Political expert: Reports that the Azeri Parliament might adopt a law "On Occupied Territories of Azerbaijan" were just an attempt to see the reaction of the Azeri society, Armenia and the world community
Marat Terterov: Armenia’s long term security will be better served by strengthening economic security, rather than defining national security on the basis of the Tsarist Russian catch-cry “armiya i flot”
Too little money goes into maintaining and rehabilitating Armenia's road network, says the World Bank's Fiscal Consolidation and Recovery in Armenia report.
The report says that road maintenance expenditures were little changed and inadequate at 0.2% of GDP per year during the last five years. High-income countries with mature road networks in good condition normally allocate about 1% of GDP on maintenance. Armenia suffers from two problems: road standards that are too high for the actual traffic and a lack of road maintenance. High traffic implies high standards; yet the traffic level in Armenia warrants lower standards than those currently used by the Ministry of Transport, which has cost implications. The two combined result in high costs for drivers and the national budget.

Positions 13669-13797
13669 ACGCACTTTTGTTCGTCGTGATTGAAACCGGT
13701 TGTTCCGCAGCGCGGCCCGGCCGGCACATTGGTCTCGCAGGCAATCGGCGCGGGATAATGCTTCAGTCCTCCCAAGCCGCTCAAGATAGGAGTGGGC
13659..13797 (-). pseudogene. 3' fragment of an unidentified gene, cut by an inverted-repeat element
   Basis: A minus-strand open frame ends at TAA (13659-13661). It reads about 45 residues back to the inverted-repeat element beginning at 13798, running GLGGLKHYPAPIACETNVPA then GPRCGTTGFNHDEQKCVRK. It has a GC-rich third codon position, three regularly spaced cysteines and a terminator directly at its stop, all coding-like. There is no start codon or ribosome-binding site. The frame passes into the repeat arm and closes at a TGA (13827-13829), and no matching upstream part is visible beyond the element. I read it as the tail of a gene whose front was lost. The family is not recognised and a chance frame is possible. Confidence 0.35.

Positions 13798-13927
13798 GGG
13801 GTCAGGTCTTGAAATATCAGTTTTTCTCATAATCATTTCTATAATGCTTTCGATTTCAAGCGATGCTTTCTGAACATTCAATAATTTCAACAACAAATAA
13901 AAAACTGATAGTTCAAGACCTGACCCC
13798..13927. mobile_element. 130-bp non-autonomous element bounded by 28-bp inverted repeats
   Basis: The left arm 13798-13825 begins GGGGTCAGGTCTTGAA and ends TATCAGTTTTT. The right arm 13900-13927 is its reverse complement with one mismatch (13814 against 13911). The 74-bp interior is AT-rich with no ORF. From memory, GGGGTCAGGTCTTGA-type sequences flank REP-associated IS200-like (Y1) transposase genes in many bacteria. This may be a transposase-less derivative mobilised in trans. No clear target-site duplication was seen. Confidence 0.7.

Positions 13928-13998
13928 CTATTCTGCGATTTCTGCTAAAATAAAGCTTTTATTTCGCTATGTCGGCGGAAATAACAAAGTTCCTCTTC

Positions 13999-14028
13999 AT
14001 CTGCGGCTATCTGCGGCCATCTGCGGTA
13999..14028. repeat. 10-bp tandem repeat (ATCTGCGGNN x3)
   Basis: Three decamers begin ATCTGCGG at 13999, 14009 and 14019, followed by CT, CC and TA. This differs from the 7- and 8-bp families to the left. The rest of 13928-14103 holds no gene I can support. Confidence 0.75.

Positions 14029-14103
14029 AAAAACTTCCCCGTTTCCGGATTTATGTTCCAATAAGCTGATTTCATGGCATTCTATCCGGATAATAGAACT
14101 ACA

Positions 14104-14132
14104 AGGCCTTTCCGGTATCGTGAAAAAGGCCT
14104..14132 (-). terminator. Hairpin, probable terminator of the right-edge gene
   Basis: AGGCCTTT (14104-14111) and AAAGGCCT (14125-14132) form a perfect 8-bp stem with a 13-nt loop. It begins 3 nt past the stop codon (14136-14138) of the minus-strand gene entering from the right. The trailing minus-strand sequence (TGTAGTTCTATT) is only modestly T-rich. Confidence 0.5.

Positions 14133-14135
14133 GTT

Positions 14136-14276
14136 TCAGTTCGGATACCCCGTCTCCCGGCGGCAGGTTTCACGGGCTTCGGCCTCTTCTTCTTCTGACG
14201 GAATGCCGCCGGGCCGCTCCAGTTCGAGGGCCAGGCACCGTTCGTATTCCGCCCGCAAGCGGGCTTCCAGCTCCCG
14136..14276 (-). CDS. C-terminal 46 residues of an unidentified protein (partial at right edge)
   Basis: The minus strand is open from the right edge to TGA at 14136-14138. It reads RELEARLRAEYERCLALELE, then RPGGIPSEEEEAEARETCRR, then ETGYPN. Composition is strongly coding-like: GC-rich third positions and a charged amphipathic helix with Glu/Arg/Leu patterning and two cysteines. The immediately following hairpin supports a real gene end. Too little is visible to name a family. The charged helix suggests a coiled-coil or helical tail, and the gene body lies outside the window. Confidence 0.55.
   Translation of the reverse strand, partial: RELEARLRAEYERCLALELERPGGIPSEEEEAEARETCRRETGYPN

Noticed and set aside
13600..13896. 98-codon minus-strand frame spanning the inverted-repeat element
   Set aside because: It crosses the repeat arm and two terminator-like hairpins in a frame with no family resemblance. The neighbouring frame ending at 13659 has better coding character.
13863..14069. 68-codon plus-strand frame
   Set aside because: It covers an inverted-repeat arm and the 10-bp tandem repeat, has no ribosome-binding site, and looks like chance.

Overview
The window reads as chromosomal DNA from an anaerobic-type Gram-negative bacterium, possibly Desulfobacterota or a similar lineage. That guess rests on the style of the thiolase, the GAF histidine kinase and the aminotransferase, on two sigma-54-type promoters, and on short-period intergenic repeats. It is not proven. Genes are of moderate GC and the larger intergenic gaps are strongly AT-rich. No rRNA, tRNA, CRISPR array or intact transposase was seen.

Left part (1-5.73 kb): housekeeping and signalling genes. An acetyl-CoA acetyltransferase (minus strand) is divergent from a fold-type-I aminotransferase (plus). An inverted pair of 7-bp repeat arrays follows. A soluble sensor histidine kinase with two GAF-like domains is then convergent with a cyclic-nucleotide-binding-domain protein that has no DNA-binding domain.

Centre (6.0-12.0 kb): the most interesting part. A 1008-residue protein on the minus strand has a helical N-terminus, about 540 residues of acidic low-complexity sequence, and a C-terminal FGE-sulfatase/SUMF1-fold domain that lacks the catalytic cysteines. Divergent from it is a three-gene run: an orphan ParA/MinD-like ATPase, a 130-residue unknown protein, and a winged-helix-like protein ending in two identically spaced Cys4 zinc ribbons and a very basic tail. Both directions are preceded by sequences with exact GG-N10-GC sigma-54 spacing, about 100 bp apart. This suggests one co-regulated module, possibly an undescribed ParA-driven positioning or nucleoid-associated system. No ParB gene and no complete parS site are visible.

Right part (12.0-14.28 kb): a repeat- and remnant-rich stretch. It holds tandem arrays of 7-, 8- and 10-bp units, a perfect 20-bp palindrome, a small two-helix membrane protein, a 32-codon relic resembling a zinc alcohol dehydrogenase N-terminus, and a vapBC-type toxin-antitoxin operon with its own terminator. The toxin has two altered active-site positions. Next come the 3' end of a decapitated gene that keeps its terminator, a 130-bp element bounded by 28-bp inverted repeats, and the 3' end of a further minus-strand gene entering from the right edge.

Thus, the report assumes that reforms are needed to modify road standards to reflect traffic, adopt performance-based contracts that include rehabilitation and maintenance and ensure adequate maintenance of the most used parts of the network.